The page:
W3C home > Mailing lists > Public > public-qt-comments@w3.org > May 2003

Re: multiple modules with the same name

From: Per Bothner <per@bothner.com>
Date: Tue, 06 May 2003 19:12:42 -0700
To: Michael Rys <mrys@microsoft.com>
Cc: public-qt-comments@w3.org
Message-id: <3EB86B9A.2030003@bothner.com>

Michael Rys wrote:
> Like in the case of XML Schema, the number of actual library files is
> inconsequential since they will be presented as one unit for the purpose
> of the import. The management of the modules is outside of the XQuery
> specification's scope.

The choice is between
(1) a LibraryModule has a unique name, and thus a unique identity,
independent of the variables and functions defined in it; or
(2) a LibraryModule in itself has no name or identity, but only
*contributes* definitions to a namespace.

Either alternative works, but there are pragmatic issues.

* In case (2) then a ModuleImport needs to import the set of definitions
exported by LibraryModules with a matching name.  In that case it is
possible for the set to be empty.  This makes it difficult to catch a
typo in a ModuleImport.  Instead, we have to wait until the importing
modules tries to use a name in the imported namespace.  It is possible
for a processor to emit a warning on importing an empty module, but
this is problematical.

* If a LibraryModule does not have its own name then tools such as
compilers, dependency checkers, and even old-fashioned 'make' becomes
more difficult to use and write.  If a LibraryModule has its own name,
then an implementation can specify a mapping for where it should be,
and where to put compiled versions of it.  If it does not have its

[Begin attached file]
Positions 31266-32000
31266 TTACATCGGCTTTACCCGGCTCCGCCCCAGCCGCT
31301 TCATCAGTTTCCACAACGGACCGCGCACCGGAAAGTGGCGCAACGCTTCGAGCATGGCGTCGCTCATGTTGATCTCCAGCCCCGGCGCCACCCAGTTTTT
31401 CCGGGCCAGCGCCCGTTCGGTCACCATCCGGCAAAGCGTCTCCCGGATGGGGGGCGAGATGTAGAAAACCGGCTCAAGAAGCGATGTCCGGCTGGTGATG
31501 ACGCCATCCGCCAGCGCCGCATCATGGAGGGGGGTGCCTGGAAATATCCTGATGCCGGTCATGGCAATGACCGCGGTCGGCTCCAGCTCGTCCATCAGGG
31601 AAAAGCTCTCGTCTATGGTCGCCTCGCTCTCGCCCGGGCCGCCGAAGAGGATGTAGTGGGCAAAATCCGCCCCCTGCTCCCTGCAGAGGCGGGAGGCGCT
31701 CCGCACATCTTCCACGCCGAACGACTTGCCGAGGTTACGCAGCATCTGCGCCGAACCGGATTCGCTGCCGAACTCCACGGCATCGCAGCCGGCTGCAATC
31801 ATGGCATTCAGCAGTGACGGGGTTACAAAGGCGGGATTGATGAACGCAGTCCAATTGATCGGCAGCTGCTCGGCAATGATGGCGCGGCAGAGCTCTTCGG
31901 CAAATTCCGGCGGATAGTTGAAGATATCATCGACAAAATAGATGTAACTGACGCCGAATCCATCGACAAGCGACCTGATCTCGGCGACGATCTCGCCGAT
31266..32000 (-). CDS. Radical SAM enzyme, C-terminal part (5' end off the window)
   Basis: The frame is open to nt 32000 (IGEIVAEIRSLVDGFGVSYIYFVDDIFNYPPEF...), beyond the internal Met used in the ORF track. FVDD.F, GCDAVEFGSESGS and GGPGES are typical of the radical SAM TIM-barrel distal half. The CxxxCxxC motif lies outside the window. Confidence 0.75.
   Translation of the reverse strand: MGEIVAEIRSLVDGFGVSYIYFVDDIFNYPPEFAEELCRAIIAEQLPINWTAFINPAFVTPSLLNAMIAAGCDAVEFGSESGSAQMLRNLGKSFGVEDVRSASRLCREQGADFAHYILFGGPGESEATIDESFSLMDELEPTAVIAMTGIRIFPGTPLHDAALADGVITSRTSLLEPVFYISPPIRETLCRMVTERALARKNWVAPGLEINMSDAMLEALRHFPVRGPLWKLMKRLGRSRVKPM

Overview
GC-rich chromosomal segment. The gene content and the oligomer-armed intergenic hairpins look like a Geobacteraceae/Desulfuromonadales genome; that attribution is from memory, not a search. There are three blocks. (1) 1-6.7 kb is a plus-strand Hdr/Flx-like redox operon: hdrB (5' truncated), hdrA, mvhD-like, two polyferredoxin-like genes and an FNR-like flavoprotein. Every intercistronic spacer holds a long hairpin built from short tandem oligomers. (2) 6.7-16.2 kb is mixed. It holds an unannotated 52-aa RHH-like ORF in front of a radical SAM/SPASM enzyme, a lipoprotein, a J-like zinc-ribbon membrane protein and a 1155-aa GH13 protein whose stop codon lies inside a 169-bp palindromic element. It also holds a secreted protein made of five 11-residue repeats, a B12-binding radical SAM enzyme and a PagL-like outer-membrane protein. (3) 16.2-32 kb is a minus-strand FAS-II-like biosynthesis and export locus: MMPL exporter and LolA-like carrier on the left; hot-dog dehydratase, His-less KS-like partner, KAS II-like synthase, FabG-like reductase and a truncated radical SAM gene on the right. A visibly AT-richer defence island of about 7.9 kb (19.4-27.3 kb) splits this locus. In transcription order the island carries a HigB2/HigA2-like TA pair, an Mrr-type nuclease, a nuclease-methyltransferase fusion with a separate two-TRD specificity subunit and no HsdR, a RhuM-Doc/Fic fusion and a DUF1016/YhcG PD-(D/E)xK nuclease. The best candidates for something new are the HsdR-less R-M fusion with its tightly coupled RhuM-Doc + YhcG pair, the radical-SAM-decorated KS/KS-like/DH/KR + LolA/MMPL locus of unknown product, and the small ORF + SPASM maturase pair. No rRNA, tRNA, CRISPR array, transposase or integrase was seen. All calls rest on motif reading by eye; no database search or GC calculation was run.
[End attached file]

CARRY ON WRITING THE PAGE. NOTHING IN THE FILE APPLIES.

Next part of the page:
own name, things become much more complicated.  Note how Java class
names are traditionally mapped to file names, and how a URL is mapped
by a browser to a file name.  This does make things easier to
understand, explain, and manage.

* If a LibraryModule has its own name, an implementation can easily
compile it to unique own file or directory.  E.g. a LibraryModule
can be compiled to a Java class or a dll.  Without its own name,
each function or variale definition has to be compiled to a separate
file, since they are the only entities with non-anonymous identity.
This may be significantlty less efficient.  In my case I would rather
compile a LibraryModule to a Java class, than compile each function
to its own class.

* If an import module can resolve to an unknown number of
LibraryModules, that implies finding all the modules that match
some URI.  (That is unless we we punt and just look up variables
and functions individually.)  Finding all the entities maching a
URI is a search operation that URLs traditionally have not supported.

* Finally, if interpretation (2) is the correct one, then I don't
see any point to having ModuleDecl and ModuleImport in the language.
The don't provide any power or convenience that I can't get by
using namespace declarations alone.  For example in my Java
implementation, I can just map each expanded QName to a Java
class names, and I can find each function using its class name.
The module import provides no are organization or convenience,
so just drop it:  it's just confusing clutter.
	--Per Bothner
per@bothner.com   http://per.bothner.com/
Received on Tuesday, 6 May 2003 22:11:49 UTC

This archive was generated by hypermail 2.3.1 : Wednesday, 7 January 2015 15:45:12 UTC